The aquaculture sub-sector is socially, economically and environmentally important and plays a significant part in the livelihoods of inhabitants of many coastal villages in Aceh Province.
The main aquaculture system relies on brackish water ponds (locally known as tambaks). Before the tsunami, these ponds covered around 47 000 ha and producing mainly milkfish for domestic consumption, and high value shrimp, destined for export markets.
The tsunami destroyed income opportunities for thousands of households living along the northeast coast. There, tambak farming was a well established and important feature of the rural coastal economy.
FAO hosted a three day workshop in Banda Aceh on sustainable aquaculture rehabilitation in Aceh Province. The workshop took place in close cooperation with the Directorate General of Aquaculture (DGA) of the Ministry of Marine Affairs and Fisheries and the Network of Aquaculture Centres in Asia Pacific (NACA). The purpose of the workshop was to develop a strategy for improving the aquaculture sector in the shattered region.
"FAO wants to contribute to the review for re-establishment potential of the aquaculture industry in the tsunami affected region. Sound planning and a strategic approach to aquaculture development are very important to avoid unwarranted economic and environmental effects at a later stage," Dr. Rohana Subasinghe, FAO Fisheries Department said.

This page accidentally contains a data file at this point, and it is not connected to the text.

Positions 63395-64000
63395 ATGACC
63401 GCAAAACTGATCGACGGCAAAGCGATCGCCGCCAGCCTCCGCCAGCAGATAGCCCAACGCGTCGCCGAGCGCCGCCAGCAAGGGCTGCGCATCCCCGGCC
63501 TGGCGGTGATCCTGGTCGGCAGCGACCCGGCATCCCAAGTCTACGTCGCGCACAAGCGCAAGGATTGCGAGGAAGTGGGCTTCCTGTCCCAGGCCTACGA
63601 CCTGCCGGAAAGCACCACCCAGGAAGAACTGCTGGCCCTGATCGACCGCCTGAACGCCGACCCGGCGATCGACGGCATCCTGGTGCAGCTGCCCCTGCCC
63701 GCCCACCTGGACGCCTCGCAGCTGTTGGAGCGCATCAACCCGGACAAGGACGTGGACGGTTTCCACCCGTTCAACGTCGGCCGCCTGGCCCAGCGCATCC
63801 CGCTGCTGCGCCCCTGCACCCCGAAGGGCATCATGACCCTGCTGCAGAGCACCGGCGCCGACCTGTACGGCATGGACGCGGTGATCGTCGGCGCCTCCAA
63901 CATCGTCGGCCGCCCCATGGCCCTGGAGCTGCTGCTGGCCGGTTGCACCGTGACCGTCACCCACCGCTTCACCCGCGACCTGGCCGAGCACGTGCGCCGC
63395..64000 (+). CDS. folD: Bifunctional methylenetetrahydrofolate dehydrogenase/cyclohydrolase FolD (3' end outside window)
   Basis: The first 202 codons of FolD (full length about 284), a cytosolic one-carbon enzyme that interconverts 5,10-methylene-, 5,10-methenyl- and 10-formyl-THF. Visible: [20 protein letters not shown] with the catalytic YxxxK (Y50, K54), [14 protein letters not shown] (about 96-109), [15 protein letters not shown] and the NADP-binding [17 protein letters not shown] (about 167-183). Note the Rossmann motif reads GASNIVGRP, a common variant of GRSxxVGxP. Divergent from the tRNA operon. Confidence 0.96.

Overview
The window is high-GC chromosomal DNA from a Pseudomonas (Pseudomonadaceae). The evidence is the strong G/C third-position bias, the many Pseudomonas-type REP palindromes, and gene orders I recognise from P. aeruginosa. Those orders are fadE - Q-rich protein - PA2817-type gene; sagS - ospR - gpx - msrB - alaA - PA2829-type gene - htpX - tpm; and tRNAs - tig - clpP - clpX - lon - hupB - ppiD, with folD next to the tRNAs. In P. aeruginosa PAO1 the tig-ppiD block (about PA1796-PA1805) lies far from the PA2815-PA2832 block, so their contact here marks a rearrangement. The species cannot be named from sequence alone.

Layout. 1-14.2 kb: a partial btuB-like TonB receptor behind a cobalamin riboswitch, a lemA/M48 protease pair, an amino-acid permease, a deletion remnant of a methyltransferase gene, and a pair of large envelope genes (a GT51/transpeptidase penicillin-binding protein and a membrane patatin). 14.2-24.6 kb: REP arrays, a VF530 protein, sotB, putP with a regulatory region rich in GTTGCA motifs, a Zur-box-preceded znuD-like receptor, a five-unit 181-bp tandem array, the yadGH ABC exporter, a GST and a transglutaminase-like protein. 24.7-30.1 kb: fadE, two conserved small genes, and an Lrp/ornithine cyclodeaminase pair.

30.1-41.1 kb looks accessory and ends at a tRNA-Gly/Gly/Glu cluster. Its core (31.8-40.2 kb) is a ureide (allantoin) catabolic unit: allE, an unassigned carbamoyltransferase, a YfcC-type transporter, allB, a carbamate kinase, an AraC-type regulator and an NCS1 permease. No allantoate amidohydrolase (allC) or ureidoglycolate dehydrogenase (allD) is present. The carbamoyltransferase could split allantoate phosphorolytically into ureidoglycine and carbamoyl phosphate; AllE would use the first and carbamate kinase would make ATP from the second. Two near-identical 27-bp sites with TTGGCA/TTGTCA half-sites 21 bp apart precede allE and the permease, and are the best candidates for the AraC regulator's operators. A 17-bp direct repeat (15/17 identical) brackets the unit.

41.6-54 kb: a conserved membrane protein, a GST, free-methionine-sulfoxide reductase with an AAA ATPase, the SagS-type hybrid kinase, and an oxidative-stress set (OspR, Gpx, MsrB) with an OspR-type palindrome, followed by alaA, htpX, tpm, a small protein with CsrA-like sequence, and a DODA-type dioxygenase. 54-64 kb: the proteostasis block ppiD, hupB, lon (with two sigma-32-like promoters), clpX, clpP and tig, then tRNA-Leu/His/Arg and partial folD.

"By starting to establish this strategy, I believe this workshop can achieve a positive step towards achieving this goal."
The number of people involved in aquaculture in Aceh is highly significant and FAO estimates that approximately 40 000 people employed in aquaculture have been directly affected by the tsunami. According to FAO each hectare of pond supports around two people/ha, including labour and for 47 000 ha of ponds, the real number is likely to be as high as 94 000 people.
"FAO wants to move forward and assist in the rehabilitation process not only in aquaculture, but also in terms of the entire FAO rehabilitation programme that includes agriculture, forestry and livelihoods," Peter Flewwelling, FAO Fisheries said.